Despite the cold water, I opted to get my feet wet and inch along the edge of the rock walls, but use your best judgment, especially if the creek is running high. Next to the top of the waterfall is a neat rock shelter. While only a few feet deep, it was tall enough that I was able to stand up inside of it.
After a bit of rock scrambling, I made it to the bottom of this waterfall. Here, the creek drops about 15 feet in three major drops. Since these drops are between boulders, it makes getting a view of the entire waterfall difficult, at least at the level of the water during my visit. However, the towering rock walls above the falls make this waterfall look even more impressive.
Just downstream of this waterfall is the boundary line for State Game Lands 181 and a private property sign.
Looking through the trees downhill, it’s obvious that Duncan Run continues to drop about 40 feet through a series of drops before tumbling into the Susquehanna River below. A cabin sits precariously along the lakeshore, and I can only imagine their great view of the falls when water levels are higher.
As always, make sure to respect the private property markers.
To return to your car, you have two options. The first is to hike back up Duncan Run until you reach the trail about half-a-mile upstream, and then take that back to your car. However, if you are feeling adventurous, and have a GPS with you to make sure you don’t get lost, there is another option.
For this option, follow Duncan Run back upstream until you reach the upper, 10-foot waterfall.
From here, bushwhack your way straight up the hillside. This will involve walking through a lot of underbrush and even a few small trees. It’s definitely not an easy walk, and there are no trails.
The reason for having a good GPS is that you will quickly lose sight of the creek and have little visual reference for the direction in which you are headed.
Once you get to the top of the hill, you will reach a wide trail, probably 100 feet or so above the creek below. If there are no leaves on the trees, you’ll have a great view of the Susquehanna River from this point.
If the trees were cleared out a bit, this would be a very popular spot as the view is quite commanding. If you look at the hillside directly across the river, you’ll notice the popular viewing area known as The Pinnacle. This point is also directly across the river from Tucquan Glen Nature Preserve.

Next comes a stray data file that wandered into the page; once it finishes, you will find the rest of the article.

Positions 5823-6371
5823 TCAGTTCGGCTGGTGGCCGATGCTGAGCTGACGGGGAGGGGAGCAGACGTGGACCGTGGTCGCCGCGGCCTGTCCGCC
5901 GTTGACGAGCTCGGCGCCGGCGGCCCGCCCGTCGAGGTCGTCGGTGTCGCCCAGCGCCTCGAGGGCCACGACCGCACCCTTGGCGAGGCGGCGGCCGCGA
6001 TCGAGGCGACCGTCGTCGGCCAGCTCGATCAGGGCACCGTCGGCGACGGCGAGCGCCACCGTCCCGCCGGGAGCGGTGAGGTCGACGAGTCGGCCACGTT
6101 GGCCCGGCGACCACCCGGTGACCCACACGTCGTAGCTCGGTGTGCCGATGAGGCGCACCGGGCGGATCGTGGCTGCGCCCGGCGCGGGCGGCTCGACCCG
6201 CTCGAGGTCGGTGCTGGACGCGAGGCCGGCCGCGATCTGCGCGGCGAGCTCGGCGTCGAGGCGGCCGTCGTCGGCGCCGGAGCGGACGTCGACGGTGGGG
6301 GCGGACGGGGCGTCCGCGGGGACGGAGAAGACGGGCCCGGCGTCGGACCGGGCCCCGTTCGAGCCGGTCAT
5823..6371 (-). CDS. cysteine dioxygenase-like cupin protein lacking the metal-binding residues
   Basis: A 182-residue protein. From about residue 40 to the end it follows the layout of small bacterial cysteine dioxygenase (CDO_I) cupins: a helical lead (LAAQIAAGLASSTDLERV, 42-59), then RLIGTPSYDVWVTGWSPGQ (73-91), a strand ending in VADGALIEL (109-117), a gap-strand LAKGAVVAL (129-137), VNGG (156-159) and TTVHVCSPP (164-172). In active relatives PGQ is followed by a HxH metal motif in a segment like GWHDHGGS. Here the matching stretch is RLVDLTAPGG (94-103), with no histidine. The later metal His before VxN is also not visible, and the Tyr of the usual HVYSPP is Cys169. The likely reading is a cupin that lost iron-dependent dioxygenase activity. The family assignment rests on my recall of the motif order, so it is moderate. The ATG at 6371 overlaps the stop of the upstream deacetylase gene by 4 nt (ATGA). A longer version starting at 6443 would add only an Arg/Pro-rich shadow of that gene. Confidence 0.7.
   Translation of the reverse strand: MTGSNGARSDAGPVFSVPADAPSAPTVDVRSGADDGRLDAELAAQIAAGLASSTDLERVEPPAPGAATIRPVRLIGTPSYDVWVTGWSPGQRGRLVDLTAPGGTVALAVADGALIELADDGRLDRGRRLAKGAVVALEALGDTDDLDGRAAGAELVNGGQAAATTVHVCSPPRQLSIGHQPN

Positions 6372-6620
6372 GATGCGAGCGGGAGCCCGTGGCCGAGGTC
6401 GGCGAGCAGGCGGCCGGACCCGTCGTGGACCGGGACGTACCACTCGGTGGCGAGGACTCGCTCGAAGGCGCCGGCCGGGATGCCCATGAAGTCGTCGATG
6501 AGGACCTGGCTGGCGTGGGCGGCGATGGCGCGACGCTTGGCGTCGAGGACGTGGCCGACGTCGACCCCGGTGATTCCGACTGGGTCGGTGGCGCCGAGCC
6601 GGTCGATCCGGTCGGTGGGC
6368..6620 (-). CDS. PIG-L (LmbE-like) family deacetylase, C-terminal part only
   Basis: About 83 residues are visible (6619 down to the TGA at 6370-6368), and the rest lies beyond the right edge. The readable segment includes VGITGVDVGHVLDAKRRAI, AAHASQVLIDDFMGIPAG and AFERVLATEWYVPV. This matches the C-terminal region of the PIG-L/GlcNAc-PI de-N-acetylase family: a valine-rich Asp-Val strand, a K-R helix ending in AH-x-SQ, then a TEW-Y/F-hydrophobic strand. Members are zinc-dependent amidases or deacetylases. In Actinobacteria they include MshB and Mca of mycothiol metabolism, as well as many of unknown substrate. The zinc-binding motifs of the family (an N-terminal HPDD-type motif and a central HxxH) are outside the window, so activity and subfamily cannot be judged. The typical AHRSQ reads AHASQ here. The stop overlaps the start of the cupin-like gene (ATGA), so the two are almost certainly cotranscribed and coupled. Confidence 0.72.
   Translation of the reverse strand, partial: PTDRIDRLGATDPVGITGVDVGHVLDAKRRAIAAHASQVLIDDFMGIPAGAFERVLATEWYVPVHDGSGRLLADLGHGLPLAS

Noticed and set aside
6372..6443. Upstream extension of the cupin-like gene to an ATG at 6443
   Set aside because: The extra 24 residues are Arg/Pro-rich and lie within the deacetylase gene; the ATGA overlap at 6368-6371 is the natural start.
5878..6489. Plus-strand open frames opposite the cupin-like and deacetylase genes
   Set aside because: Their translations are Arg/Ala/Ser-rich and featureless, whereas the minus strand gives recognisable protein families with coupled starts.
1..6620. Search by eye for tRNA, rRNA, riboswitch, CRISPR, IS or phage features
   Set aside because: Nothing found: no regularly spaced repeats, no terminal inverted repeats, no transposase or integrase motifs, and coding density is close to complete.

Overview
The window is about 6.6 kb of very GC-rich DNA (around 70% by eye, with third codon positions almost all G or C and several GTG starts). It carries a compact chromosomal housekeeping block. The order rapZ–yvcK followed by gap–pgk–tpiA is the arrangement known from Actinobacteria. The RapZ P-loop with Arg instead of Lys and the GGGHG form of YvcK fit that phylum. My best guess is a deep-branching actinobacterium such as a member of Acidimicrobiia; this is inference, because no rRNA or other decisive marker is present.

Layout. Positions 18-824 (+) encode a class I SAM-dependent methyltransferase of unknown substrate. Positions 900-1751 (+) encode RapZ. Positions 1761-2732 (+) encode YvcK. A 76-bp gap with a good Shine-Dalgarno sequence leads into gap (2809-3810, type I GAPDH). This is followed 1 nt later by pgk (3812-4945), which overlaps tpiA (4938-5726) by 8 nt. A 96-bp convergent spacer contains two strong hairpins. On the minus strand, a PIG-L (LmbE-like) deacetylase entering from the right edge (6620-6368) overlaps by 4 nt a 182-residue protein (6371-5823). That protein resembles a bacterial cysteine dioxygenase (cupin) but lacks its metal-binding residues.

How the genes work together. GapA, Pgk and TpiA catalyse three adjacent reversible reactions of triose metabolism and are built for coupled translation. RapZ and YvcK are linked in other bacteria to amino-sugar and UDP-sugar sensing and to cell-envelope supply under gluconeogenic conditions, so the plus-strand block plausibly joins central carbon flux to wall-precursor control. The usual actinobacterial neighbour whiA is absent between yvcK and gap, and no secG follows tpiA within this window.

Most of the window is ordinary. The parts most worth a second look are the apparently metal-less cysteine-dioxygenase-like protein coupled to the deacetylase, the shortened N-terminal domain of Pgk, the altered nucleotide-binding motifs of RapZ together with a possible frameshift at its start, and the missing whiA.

This trail is probably wide enough for a car to drive along it, and you’ll have no problem following it back to your vehicle. To get back to the parking area, turn right (when facing the Susquehanna River far below).
After about 5-10 minutes of walking, this trail will put you out at the same place where you started your hike.
Hiking State Game Lands 181 to see the Duncan Run waterfalls in York County isn’t for the faint of heart. It’s a challenging hike through some very rugged terrain. However, those that have the skill and tenacity to make the trip will be rewarded with some of the best scenery along the Susquehanna River in York County, PA.
How to Get to the Waterfalls of State Game Lands 181
Duncan Run and the waterfalls of State Game Lands 181 are located a few miles east of Airville, Pennsylvania. The parking area lies at the end of East Posey Road, a hilly, but well-maintained dirt road.
The parking lot can be found at the following coordinates: 39.843597, -76.357582.
The waterfalls of Duncan Run are located at approximately the following coordinates: Upper Falls (39.846957, -76.355324) and Lower Falls (39.848019, -76.354002).
As a reminder, this is a very difficult hike. If you are looking for another nearby waterfall that is much easier to visit, don’t miss the fantastic Mill Creek Falls, or Letort Falls and Caledonia Falls which are a bit further away. Tucquan Glen is another great nearby hike.
Safety Note: State Game Lands are designed primarily for hunting and, while hiking is permitted throughout the year, trails and trail markings are not common on these lands. Before setting out onto any of PA’s game lands, it’s important to have an idea of where you are going, a good GPS, and an appropriate amount of blaze orange clothing.
Depending on the day of the week and time of the year, there may be hunters on the land, so it’s important to take the necessary safety precautions while hiking on this land. Check here to see what animals are in season throughout the year.
[Click here for information on how to use the coordinates in this article to find your destination.]
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6 thoughts on “Pennsylvania Waterfalls: How to Get to the Duncan Run Waterfalls in York County”
LOVE THE BEAUTIFUL PICTURES THANK YOU SIR.
You’re welcome, Brenda. Glad you enjoyed them.
Thanks for this. I did this hike yesterday after checking out Mill Creek. I frequent Kelly’s Run/Tucquan Glen and It was nice to switch it up.
There are 2 even better waterfall hikes near by, one is on otter creek, and the other is a secret but you can find it if you do some research, lol.
Are these falls bigger than Mill Creek Falls? Trying to decide if the hike is worth it, and bringing a 12 year old possibly. I’d like to know more about the rock shelter! How deep was it?
The last waterfall is probably taller overall, but since a lot of the water passes through the rocks, it’s definitely not as impressive as Mill Creek Falls.